(This post is part of a fundraiser for 826 Boston, a non-profit tutoring and writing center. For $50, readers can get me to write anything about hockey they want, so donate today to make me say stuff by clicking here. I probably don’t believe the nonsense below, which was requested by Tony Patronick.)
It was the spring of 2010 and things in Lowell were bad, as far as their college’s hockey team went. They had just wrapped up a five-win season, the worst in program history at the Division 1 level, and fired the coach, and were consequently on the lookout for a new one. The usual names that come up every time there’s a coaching hire to be made came up, and none were especially realistic. In the end, Lowell turned to a former River Hawk to take over behind the bench.
That coach was Norm Bazin, late of Div. 3 Hamilton College, where he’d won his conference’s coach of the year award twice in a row, following a lengthy career as an assistant at Lowell, and then Colorado College. His was not the sexiest name in the mix, and most observers thought he’d do fine, but that these River Hawks would win something on the order of eight to 10 games in the 2010-11 season.
They won 24.
It was the single biggest turnaround by a new coach from one season to the next, 19 more wins, in NCAA history, and the River Hawks finished second in Hockey East, a league in which they’d closed 10th of 10 just a year before. They made the national tournament for the first time since 1996, knocking off Miami University in overtime before succumbing to Union in the regional final.
The next year, they improved on that performance across the board: 28 wins, the team’s first regular-season and playoff titles, and a trip to the Frozen Four for the first time ever. So far this season, they have 21 wins from 34 games, and would need basically every result to go against them over the next two weeks to miss the NCAAs. Lowell had never made the tournament twice in a row, let alone thrice.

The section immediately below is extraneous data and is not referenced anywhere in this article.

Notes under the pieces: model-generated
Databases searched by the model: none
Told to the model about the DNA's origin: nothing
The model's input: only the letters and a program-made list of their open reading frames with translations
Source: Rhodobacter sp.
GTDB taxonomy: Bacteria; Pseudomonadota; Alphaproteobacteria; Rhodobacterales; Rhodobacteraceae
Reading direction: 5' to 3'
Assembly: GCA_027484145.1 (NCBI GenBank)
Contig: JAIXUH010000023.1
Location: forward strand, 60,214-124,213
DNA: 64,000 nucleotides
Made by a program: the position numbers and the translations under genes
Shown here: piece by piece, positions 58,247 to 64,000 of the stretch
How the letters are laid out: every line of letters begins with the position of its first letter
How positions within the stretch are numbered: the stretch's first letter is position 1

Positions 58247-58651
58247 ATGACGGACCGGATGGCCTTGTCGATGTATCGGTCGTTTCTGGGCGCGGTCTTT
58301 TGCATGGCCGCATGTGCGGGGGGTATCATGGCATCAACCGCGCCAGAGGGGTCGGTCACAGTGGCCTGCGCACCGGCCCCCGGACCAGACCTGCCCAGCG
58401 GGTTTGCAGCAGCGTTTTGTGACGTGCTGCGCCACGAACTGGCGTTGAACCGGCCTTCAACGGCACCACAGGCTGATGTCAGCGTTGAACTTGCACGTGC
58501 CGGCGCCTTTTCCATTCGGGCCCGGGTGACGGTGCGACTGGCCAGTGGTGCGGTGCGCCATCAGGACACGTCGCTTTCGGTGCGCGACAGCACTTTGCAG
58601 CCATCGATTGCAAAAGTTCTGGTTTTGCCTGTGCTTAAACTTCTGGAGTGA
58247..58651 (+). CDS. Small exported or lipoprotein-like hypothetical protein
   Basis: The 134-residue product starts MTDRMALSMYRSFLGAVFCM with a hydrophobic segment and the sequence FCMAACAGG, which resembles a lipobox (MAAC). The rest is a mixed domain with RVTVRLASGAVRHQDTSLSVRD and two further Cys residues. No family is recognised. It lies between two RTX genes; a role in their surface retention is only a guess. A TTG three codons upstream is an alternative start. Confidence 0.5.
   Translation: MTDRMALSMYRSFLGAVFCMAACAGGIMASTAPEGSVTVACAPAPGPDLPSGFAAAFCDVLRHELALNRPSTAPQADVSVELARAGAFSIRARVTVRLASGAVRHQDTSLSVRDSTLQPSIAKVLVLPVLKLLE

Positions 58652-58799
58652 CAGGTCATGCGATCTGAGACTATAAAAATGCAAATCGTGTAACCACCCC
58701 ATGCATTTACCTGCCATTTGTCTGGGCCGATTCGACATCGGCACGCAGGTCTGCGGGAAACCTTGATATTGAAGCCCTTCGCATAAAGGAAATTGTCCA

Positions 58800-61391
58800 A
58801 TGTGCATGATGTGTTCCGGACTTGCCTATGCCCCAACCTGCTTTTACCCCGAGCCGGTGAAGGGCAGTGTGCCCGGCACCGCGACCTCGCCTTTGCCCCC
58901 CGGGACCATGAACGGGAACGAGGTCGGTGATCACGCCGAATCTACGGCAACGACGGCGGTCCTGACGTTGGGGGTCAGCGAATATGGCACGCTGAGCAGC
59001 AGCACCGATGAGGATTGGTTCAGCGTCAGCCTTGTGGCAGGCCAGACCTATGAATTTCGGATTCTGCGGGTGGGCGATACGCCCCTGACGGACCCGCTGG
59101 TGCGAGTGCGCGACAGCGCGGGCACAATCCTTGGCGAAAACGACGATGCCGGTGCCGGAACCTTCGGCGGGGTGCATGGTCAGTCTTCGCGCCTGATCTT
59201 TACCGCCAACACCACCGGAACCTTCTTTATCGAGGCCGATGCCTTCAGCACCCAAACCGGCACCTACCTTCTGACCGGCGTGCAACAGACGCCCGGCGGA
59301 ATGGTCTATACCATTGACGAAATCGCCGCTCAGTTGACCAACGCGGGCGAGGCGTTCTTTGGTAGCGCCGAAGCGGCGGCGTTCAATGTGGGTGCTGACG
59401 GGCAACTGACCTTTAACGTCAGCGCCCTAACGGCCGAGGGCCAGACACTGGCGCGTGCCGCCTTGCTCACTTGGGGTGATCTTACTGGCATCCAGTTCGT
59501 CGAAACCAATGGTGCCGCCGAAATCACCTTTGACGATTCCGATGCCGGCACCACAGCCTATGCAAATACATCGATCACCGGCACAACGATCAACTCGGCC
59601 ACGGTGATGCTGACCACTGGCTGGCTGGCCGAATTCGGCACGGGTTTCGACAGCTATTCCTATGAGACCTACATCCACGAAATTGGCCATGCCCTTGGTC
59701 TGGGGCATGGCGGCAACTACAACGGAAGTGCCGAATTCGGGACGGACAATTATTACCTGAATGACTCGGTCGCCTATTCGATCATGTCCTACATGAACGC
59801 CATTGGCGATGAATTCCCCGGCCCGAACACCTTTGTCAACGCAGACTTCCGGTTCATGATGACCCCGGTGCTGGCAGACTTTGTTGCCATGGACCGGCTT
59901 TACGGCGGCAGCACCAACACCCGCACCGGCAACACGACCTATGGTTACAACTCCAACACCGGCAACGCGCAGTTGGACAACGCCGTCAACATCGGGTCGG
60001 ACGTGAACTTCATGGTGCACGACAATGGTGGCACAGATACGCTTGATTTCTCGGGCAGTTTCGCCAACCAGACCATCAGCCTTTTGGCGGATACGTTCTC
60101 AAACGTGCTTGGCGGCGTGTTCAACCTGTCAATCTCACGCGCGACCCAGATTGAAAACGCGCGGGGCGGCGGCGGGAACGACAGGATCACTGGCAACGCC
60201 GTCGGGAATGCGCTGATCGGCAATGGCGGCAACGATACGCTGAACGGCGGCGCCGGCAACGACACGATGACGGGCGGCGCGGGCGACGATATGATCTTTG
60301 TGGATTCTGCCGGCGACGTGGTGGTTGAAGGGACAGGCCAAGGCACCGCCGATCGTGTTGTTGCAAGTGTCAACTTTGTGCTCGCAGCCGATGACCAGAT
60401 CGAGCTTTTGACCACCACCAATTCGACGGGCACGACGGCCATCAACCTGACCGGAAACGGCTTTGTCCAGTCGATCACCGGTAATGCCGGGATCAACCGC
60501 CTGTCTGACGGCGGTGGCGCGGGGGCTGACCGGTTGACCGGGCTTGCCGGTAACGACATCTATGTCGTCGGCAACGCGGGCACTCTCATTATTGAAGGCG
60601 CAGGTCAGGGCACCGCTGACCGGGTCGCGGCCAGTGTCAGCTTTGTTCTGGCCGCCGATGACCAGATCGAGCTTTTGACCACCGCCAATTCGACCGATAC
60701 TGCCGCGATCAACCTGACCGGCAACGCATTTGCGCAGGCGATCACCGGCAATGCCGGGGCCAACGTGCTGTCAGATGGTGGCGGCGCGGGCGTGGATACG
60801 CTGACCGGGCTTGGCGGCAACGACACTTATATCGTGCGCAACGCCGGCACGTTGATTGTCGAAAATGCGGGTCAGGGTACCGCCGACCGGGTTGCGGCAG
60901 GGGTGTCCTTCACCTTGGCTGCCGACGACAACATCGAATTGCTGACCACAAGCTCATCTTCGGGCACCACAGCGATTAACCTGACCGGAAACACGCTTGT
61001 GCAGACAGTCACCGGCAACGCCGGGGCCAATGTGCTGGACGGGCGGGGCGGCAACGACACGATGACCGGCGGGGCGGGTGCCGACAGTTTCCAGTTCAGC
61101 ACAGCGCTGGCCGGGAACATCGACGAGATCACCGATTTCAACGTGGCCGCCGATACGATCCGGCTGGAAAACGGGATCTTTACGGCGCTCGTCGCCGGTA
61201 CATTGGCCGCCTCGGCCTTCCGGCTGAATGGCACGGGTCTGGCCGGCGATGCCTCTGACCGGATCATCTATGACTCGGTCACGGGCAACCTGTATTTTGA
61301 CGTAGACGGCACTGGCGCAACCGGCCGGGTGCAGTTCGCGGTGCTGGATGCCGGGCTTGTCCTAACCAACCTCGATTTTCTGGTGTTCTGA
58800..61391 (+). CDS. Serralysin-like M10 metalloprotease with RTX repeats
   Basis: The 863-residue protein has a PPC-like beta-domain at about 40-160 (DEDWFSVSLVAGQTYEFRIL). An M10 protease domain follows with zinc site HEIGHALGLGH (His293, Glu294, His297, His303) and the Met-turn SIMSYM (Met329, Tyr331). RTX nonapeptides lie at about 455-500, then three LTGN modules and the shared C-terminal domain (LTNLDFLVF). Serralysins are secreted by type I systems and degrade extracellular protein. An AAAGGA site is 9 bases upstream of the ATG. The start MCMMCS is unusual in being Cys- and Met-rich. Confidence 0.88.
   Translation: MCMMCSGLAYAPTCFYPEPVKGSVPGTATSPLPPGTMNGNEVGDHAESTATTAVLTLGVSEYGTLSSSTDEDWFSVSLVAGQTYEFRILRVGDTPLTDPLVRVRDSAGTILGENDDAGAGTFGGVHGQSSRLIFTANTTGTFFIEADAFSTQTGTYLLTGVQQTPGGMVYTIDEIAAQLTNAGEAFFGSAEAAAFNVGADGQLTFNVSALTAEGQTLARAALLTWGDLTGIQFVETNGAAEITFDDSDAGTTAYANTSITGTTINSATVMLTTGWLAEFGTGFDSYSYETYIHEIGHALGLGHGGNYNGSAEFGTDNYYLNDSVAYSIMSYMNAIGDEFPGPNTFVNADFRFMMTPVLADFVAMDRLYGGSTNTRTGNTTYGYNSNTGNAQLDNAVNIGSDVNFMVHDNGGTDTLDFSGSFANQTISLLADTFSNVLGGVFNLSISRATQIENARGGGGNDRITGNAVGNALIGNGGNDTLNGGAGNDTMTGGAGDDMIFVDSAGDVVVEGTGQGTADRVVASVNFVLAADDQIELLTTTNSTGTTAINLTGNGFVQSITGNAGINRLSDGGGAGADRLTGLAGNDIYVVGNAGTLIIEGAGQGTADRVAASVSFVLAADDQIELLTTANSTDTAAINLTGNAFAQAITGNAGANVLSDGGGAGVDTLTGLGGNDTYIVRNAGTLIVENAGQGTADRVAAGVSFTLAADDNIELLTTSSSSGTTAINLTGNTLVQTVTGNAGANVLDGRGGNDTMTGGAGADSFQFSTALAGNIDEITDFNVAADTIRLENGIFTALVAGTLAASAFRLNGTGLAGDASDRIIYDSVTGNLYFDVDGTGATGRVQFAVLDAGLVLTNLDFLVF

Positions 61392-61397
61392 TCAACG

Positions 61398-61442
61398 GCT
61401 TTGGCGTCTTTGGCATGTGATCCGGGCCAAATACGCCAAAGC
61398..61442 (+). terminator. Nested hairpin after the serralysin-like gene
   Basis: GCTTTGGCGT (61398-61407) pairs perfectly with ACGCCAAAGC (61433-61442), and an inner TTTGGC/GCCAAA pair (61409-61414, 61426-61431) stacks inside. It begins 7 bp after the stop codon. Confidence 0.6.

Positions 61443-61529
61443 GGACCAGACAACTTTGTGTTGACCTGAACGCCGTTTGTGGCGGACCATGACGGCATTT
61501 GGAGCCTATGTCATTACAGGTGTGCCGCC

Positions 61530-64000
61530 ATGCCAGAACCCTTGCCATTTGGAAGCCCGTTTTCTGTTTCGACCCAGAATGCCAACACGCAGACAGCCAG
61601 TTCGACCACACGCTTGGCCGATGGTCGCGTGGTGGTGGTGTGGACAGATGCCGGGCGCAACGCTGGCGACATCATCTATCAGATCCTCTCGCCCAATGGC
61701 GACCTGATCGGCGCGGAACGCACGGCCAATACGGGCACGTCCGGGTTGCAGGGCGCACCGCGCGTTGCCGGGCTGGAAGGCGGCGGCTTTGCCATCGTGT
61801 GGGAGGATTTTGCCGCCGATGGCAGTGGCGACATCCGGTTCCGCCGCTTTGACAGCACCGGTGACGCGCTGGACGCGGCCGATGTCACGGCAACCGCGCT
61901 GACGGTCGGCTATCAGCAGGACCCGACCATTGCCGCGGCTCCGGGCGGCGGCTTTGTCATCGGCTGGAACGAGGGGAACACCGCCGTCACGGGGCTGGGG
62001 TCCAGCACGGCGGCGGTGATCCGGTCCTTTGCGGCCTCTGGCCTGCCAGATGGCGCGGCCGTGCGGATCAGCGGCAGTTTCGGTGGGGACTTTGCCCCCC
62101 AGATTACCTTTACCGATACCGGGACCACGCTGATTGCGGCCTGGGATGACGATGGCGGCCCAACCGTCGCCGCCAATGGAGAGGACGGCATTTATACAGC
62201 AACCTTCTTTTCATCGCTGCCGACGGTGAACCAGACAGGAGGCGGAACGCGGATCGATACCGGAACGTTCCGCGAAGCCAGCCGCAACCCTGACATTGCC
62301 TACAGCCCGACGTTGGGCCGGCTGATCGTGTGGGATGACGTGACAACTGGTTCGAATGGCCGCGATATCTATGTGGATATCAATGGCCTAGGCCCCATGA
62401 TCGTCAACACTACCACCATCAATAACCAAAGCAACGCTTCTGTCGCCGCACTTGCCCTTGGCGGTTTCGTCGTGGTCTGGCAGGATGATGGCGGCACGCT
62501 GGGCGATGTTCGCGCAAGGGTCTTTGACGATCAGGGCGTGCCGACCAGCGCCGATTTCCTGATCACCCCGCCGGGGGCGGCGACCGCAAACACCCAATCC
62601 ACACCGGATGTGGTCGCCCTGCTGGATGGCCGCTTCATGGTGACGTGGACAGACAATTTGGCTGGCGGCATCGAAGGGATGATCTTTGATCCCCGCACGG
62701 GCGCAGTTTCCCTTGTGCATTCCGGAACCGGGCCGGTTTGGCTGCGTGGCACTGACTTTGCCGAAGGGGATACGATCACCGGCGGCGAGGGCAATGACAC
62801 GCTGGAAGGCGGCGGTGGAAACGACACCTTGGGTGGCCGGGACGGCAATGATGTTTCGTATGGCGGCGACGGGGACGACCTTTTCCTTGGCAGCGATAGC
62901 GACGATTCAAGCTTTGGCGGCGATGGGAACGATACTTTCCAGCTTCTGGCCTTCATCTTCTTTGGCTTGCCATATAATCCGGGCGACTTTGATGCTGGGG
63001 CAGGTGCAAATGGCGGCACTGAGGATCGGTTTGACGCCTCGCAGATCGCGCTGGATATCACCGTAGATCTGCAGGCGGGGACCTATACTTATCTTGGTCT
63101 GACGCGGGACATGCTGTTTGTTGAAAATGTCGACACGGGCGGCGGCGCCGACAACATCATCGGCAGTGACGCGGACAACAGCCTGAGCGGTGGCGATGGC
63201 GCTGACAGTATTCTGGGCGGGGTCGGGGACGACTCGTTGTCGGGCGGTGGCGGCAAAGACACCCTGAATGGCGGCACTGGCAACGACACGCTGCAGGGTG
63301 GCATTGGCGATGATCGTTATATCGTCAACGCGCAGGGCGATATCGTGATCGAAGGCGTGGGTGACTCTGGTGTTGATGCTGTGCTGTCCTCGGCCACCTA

The style of play Bazin’s Lowell teams play is active, to say nothing of its effectiveness. They can cycle like madmen when they’re effective, with mobile defensemen and forwards switching off at the points regularly and scoring a ludicrous amount of second- and third-opportunity goals. But they also score almost as many in transition, and that’s where they really kill teams. When they’re getting defensemen forward, there are likely few teams in the nation more lethal.
But with that having been said, this is a team that has been accused of playing “boring” and “defensive” hockey. Which is interesting because of how wrong it is. Over the last three seasons, Lowell has outshot opponents pretty handily (3634-3302 over 113 games, or 32.2-29.2 per game, which is 52.4 percent), but the reason they have this stigma attached, if you want to call it that, is they collapse their defense extremely well at even strength, their goalies are pretty much always fantastic (.929 in 113 games), and block a pretty decent number of shots. However, even looking at their corsi numbers — with the acknowledgement that SOG don’t reflect possession 100 percent accurately — they’re still pretty comfortably above water.
As a result of this, the list of other Div. 1 coaches to win more games than Bazin’s 73 over the last three seasons is not very long at all, and this is for a program operates on what you can bet is a relatively shoestring budget among the traditional giants of college hockey. The fact is, this is a program that gets little in the way of national recognition and. Or did until he took over, at any rate.
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